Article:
“Unfair, violent and repressive treatment of peaceful and moderate Bahraini leaders will not only fail to solve the country’s numerous problems, but will likely lead to the disillusionment of the enthusiasts for, believers in and supporters of peaceful approaches,” Iranian Foreign Ministry Spokesman Bahram Qassemi said on Monday.
He addressed the Bahraini officials and said providing military bases to extra-regional countries, requesting and welcoming foreign military forces and paying their expenses from the Bahraini people’s money would fail to “guarantee security” in the country.
The Iranian spokesperson added that “only reliance on popular power and national reconciliation” will be the best guarantee for the security of countries and governments.
During a Monday trial session, Bahrain’s appeals court ruled to uphold a nine-year jail sentence handed down to Sheikh Salman, the secretary general of the country’s dissolved al-Wefaq National Islamic Society, despite widespread criticism both at home and abroad against his imprisonment.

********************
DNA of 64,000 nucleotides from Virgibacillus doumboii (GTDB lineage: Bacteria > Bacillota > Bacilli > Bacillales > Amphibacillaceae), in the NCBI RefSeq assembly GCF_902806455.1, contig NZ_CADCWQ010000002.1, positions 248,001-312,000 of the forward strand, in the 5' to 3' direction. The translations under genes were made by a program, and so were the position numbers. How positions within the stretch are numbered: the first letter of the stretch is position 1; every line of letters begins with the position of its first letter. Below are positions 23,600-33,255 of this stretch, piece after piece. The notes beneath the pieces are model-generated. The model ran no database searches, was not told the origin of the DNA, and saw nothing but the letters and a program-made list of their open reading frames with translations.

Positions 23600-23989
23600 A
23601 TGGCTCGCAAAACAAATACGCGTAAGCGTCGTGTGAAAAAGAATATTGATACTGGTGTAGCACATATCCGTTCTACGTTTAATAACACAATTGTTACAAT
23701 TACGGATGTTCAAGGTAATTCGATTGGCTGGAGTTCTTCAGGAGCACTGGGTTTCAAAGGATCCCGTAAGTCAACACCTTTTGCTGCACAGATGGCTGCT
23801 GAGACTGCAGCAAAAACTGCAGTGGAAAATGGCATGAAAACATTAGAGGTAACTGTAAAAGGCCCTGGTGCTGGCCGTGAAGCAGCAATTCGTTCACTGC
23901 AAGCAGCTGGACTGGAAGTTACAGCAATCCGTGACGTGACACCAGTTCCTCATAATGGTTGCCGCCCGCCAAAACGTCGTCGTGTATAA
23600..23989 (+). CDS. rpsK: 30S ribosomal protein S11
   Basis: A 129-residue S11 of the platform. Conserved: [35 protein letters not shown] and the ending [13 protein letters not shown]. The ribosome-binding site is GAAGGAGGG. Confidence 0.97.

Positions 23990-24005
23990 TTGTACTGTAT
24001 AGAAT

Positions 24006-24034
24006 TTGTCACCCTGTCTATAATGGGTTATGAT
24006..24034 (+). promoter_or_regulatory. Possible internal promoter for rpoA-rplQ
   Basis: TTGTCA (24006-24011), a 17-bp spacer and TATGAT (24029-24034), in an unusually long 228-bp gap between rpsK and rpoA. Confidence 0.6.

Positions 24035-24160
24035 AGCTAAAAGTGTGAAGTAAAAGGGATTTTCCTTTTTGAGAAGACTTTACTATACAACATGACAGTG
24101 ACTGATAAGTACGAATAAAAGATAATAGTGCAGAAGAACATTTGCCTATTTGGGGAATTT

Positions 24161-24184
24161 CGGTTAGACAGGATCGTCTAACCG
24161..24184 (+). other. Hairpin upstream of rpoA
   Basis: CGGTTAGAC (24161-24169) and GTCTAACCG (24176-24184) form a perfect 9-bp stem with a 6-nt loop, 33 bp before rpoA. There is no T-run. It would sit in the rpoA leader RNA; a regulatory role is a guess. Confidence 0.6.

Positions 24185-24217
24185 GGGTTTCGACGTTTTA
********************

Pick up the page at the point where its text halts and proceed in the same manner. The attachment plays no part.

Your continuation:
On October 16, Bahrain’s Court of Cassation overturned the sentence and ordered a retrial of the senior Shia opposition figure, who had been sentenced to nine years in jail in previous trials.
Earlier this month, the tribunal adjourned the trial of Sheikh Salman to December 12.
He was arrested in December 2014 on charges of attempting to overthrow the Manama regime and collaborating with foreign powers. Sheikh Salman denies the charges, saying he has merely been seeking reforms in the country through peaceful means.
Amnesty International and other human rights groups have slammed his arrest and called for his release.
Bahrain has been witnessing almost daily protests against the ruling Al Khalifah dynasty since mid-February 2011.
Manama’s heavy-handed crackdown on demonstrations, aided by Saudi Arabia and the United Arab Emirates, has left scores of people dead and hundreds more injured.